To further put this incident into perspective and how I was approaching it as a seasoned business owner, I would like to point out that if a random patron gained access to my establishment and then presented a fake ID, particularly late at night on a busy holiday, I would have asked them to leave immediately. Furthermore, if they refused, I would not hesitate to have my security staff remove them from the building.
I am not trying to accuse the ABRA investigators of intentionally trying to deceive me, as it is possible that maybe Mr. Jones simply grabbed the wrong wallet and badge and was not aware until I pointed it out, but it does not make it any more acceptable on the receiving end of it. In hindsight, I should have called 911 immediately, told them that someone claiming to be an ABRA investigator showed me false credentials, and asked MPD to come investigate. At the time, however, I felt as though I was being proactive in handling the situation by showing the men what they wanted and reducing the possibility of a scary incident….
The testimony given by the ABRA investigators does not appear truthful. Jason Martin has over 7 years of intense, hands-on experience with 3 ABRA-licensed businesses, and a “routine compliance check” (in which the investigators simply verify that all relevant business licenses are up to date and that the business is operating accordingly) would not provoke this alleged behavior from him.
Mr. Martin states that one of the investigators did not have ABRA identification, and the other investigator produced an ID that did not belong to him (and which Mr. Martin states belonged to the ABRA supervisor that arrived after the incident). After being shown a “fake” ID, Mr Martin had the investigators evicted by security personnel, which action is completely reasonable and within the boundaries of the law.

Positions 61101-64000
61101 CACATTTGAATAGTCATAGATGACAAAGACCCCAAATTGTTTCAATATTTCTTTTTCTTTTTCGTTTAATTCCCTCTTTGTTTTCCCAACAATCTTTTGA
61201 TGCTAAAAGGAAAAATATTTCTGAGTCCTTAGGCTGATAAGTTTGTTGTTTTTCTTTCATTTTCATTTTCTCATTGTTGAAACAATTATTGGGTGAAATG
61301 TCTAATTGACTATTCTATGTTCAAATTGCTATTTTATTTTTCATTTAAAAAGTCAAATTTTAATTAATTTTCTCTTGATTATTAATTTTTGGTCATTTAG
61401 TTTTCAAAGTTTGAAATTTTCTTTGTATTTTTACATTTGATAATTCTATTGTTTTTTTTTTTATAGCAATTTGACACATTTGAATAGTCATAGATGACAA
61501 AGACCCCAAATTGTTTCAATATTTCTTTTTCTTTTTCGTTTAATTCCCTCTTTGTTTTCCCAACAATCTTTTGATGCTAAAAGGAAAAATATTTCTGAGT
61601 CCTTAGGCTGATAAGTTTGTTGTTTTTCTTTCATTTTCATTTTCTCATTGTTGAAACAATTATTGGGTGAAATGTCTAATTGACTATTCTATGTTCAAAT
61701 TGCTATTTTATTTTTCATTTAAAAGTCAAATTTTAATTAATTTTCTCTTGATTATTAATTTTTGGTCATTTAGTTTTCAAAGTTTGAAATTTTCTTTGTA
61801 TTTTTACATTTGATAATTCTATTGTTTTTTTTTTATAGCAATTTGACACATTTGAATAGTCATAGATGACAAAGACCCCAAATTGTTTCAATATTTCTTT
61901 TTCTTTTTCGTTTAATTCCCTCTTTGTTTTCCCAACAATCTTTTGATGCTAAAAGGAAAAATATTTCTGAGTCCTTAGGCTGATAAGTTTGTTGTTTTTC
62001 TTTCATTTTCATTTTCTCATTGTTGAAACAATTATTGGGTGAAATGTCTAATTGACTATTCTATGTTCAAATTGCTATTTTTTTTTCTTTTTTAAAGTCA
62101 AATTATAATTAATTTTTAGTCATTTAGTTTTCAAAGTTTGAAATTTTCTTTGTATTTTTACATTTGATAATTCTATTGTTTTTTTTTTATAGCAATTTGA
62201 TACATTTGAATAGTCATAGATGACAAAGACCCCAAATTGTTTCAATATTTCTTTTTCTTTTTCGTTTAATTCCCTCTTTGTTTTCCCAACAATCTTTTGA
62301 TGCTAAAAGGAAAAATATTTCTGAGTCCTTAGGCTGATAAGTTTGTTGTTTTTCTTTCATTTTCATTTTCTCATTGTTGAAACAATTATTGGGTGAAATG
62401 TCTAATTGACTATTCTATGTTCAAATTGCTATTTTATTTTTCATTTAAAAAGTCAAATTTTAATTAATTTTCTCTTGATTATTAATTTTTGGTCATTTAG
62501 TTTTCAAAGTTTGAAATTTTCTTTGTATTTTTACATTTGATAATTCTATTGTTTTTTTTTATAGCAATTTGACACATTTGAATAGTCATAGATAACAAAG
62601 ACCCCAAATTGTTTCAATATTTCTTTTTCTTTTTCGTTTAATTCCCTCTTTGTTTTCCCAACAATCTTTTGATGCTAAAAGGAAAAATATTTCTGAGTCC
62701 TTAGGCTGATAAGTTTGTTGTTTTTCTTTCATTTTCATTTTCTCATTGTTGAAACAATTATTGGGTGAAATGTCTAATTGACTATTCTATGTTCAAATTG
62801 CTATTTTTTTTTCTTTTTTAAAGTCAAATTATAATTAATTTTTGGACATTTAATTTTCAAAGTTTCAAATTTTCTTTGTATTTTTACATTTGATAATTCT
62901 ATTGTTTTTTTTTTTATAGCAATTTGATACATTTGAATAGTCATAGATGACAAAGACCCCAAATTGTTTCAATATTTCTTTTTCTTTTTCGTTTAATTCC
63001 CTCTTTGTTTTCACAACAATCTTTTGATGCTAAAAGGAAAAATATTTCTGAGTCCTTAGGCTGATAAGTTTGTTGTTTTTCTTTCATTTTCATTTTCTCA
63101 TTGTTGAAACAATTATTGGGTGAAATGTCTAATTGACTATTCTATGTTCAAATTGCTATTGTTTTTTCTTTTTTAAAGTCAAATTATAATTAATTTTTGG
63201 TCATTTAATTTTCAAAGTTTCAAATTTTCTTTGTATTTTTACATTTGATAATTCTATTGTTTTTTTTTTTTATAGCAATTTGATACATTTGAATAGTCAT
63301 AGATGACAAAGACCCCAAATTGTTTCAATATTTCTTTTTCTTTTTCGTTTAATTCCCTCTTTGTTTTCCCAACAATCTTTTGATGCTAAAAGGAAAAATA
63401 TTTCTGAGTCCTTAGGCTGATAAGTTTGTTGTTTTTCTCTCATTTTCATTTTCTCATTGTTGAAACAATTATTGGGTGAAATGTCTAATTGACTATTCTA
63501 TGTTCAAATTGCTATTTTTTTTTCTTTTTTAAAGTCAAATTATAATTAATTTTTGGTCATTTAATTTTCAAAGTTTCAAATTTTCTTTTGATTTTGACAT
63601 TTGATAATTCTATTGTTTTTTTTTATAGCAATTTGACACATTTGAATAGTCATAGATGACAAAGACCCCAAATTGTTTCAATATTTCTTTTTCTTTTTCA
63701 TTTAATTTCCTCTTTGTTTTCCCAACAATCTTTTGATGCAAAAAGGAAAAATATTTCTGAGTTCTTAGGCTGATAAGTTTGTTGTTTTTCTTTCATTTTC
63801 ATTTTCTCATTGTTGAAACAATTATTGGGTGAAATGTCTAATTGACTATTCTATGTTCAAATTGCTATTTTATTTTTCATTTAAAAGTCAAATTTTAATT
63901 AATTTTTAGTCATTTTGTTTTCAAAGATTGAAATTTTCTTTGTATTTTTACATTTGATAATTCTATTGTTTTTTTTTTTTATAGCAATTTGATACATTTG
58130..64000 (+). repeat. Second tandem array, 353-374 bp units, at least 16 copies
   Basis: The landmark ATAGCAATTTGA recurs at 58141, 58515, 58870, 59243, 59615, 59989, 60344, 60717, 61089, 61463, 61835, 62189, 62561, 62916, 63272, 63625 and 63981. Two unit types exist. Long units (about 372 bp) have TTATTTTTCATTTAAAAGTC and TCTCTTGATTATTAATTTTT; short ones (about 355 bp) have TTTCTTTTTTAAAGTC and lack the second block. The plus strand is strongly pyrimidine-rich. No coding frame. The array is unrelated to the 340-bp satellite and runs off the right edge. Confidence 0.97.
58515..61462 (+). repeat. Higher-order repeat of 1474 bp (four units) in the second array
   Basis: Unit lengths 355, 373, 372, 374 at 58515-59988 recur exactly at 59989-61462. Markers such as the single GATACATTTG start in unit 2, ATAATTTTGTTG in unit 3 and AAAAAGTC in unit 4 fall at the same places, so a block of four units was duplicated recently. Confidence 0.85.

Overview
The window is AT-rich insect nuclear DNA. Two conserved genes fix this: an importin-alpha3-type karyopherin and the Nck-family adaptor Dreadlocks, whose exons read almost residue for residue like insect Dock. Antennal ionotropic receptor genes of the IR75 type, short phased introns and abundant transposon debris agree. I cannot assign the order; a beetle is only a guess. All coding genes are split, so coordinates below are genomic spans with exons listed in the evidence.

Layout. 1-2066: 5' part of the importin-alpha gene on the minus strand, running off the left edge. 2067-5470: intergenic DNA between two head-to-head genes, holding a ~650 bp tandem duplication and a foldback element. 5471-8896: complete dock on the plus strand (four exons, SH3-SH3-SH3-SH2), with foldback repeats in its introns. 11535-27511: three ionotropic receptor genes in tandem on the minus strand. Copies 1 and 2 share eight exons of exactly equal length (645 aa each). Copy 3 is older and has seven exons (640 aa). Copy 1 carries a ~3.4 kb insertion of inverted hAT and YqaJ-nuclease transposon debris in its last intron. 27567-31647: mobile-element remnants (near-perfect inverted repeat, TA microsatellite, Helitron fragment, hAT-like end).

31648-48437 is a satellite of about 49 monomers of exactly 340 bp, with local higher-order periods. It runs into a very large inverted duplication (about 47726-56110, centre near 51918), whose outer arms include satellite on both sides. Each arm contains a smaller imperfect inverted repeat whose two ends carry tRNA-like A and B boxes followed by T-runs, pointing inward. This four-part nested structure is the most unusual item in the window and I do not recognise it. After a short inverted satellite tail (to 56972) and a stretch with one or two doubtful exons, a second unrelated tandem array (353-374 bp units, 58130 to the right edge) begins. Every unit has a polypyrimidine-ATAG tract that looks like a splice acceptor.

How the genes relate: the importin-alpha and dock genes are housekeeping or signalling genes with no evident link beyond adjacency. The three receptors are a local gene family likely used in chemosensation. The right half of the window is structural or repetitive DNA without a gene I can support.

The investigators testified that they had proper ID when Mr. Martin first asked for them. If this was true, why would Mr. Martin refuse to show his relevant business licenses? The licenses were clearly in order because there are no ABRA charges to the contrary, so Mr. Martin was not at risk. 8 months after the incident, why would Mr. Martin further jeopardize his business- much less waste considerable time and money on attorney fees- by fighting these charges? The penalty initially offered is always significantly less than the punishment faced by the business if it loses its fight against the charges.
I am a fellow business owner on H Street as well as a former employee of Jason Martin, and I have been witness many times to Mr. Martin’s careful, calm, and considered management of difficult and sometimes confrontational situations. I do not share any financial interests with him, nor do I stand to receive any personal gain by asserting my belief that Jason Martin acted properly and responsibly, and that the ABRA investigators are not telling the truth.
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Commenter “nunya” left this comment on the PoPville story:
I know all these guys and I know the story outside of what’s in that document.
The ABRA people didn’t have their credentials in order at all and were generally acting weird and trying to get into areas of the restaurant they shouldn’t have been going into. I’m not saying that all of the decisions that were made were the correct ones, but there is still a lot of ass-covering going on here and the penalty is way too harsh for what actually happened. ABRA is trying to send a very strong message that you can’t kick their people out under any circumstances, which I can understand, but this is a real ugly way to try to make that point and I don’t believe they’re on the strongest footing.
No, there was nothing illegal going on. No, no one was trying to pull a fast one on anybody. This was just a bad situation on the craziest bar night of the year that started messy and stayed that way.
Update from DCist:
Update: Sticky Rice has not appealed the ruling, according an ABRA public information officer: “ABRA, to date, has not received any submissions from the licensee regarding the ABC Board Order that was issued on October 16, 2013, to Sticky Rice.